This article was updated on August 20, 2018.
Restructuring your midsized firm, if managed poorly, can create disruptions that can hamstring your organization. If you intend to retain your talent and ensure business continuity, offering employee support through restructuring is important. A successful restructuring demands several components: a clear business rationale for the change, clear and continuous communication of that rationale, honesty and transparency about consequences for employees and dealing well with the complicated impact of change on employees. A midsized firm is often likened to a family, so even small changes can create big turmoil.
Here are five steps for midsized organizations to manage change effectively:
1. Anticipate Typical Human Responses to Change
While some people are hyper-adaptable and welcome change as a new opportunity to grow, some employees will be skeptical, initially. Change forces people outside of their comfort zones. You should anticipate that change will trigger the full range of emotions with your employees, such as
- Fear of the unknown. Employees will want to learn how the change will impact their work. Don't be surprised if they initially assume the restructuring will negatively impact them or others. Expect defensiveness, fear and anxiety about next steps.
- Fear of failure or nervousness about their capacity to change. Many people don't want to extend beyond their daily routines and will want to retain the "old way" of doing things. They will deny that change is necessary and then oppose it.
- Lack of trust for the sponsors of the change. Because employees often feel suspicious about change, they may attach that suspicion to those who are initiating change. The assumption will be that the change benefits the sponsors, while creating problems for everyone else. So without a foundation of trust inside the organization, any change faces an uphill battle.
2. Allow for Early Feedback and Discussion
Nothing makes employees feel worse than a loss of control over their work lives. If the organization is seen as imposing the change from above, without input from employees, then the perceived loss of control and mistrust among employees grows. By inviting participation and feedback as soon as possible, HR can not only help execute the change better, but can also recognize pockets of resistance that need to be soothed.
3. Over-Communicate Consistently
In an uncertain climate where communication is absent, workplace rumors and false information fill the information vacuum. Either the organization's official communication channels will be heeded or the office grapevine will win the day. It's far better to over-communicate about the reasons for the change and the specific plans for implementing it.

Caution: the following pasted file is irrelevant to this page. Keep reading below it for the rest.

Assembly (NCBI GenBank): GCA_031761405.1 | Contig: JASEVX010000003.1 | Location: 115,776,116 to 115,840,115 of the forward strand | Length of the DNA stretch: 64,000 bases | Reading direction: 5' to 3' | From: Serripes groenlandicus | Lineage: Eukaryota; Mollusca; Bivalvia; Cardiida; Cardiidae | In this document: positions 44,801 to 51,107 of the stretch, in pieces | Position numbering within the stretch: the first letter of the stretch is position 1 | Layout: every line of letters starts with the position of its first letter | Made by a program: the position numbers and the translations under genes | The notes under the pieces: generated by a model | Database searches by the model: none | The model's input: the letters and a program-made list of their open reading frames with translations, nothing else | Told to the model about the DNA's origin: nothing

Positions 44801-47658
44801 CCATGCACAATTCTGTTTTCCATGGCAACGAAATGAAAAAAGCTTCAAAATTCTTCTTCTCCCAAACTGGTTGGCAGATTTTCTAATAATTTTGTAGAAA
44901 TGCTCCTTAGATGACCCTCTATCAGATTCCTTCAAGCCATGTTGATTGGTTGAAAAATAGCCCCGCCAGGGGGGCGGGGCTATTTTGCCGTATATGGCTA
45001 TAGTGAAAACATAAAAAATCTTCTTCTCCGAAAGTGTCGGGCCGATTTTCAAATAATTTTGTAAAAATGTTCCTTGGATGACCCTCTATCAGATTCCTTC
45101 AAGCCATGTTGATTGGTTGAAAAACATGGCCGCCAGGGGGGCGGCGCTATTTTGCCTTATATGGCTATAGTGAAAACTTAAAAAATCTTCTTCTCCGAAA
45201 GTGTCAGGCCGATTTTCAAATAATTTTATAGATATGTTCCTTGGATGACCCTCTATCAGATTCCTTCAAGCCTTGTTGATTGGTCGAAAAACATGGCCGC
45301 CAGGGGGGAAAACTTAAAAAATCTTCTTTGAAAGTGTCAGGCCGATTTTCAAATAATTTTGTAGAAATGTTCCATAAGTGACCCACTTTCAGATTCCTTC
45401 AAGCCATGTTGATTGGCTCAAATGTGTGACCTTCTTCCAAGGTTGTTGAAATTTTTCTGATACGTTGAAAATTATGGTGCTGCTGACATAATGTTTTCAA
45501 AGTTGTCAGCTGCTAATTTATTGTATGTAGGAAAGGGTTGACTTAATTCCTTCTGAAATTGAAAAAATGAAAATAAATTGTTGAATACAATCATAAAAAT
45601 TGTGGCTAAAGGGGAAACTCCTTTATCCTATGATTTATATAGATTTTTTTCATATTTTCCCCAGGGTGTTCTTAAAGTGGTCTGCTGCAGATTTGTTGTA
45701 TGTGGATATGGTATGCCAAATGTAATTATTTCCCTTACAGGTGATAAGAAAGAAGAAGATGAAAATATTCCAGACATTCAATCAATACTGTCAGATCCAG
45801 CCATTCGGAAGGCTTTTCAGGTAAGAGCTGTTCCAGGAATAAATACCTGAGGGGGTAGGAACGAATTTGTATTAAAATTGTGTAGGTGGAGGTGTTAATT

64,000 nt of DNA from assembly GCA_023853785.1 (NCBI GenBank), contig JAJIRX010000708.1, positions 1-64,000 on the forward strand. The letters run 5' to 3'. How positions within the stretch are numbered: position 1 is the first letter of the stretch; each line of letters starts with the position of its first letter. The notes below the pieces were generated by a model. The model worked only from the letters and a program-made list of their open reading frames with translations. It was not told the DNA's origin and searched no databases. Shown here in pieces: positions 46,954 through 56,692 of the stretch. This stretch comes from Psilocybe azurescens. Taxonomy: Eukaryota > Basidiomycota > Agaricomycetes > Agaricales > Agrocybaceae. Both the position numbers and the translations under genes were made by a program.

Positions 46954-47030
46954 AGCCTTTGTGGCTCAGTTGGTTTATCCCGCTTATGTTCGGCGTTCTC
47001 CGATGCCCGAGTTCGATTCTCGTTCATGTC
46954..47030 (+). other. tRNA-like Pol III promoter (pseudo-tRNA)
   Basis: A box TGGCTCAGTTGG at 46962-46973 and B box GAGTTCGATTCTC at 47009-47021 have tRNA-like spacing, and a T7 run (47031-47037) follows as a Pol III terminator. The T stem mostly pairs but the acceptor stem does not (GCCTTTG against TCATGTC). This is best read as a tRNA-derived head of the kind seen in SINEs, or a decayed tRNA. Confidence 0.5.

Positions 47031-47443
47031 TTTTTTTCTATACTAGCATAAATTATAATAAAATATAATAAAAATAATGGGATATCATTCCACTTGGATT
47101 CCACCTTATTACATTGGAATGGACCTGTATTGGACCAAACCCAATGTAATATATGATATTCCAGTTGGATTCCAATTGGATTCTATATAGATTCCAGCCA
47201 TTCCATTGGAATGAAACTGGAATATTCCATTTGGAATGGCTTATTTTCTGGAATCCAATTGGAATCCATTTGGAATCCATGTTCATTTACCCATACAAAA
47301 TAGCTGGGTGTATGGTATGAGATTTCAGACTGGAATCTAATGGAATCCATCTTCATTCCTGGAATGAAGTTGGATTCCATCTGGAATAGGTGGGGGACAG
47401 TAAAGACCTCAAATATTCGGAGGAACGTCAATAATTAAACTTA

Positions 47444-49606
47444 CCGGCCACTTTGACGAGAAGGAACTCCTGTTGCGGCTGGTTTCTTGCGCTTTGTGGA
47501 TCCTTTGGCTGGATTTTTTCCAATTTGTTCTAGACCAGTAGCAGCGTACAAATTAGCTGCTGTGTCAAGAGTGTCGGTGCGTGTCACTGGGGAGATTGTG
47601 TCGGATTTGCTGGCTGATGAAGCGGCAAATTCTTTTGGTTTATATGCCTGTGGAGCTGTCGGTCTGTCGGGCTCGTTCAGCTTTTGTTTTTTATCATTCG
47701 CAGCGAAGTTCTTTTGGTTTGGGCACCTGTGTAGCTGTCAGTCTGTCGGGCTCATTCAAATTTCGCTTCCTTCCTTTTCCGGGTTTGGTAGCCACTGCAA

Poor official communication will force managers to address misconceptions and rumors continually. But by taking control of communication proactively, you build credibility and momentum behind the change.
4. Offer Support Through Employee Assistance Programs and Training
You should concentrate on helping employees develop the skills necessary to embrace any restructuring. That training could include stress management and resilience-building for especially resistant-to-change employees. Enable access to training resources via multiple channels, and encourage employees to use your Employee Assistance Program to resolve personal problems related to stress, such as anxiety or feelings of depression.
5. Maintain Your Performance Expectations During Restructuring
Just because big changes are coming doesn't mean employees should be allowed to slack off, viewing the process as some kind of transition period. Make it clear that all employees are expected to deliver on their key performance indicators — before, during and after the restructuring.
As psychologist Mandy Rutter explains in a Guardian article about restructuring, times of major change are "when managers and bosses take note of who keeps their head, [and] who gives them the solid support they need through difficult times." If you expect employees to keep their heads and keep working effectively, the transition will feel less significant and fears about major changes to their work lives can be swiftly assuaged.
Offering effective employee support through restructuring processes at your midsized firm will create a level of consistency as your organization begins a sometimes uncertain and disruptive transition. HR leadership should focus their efforts on communication and be vigilant that employees are provided with the tools and knowledge they will need to adapt.
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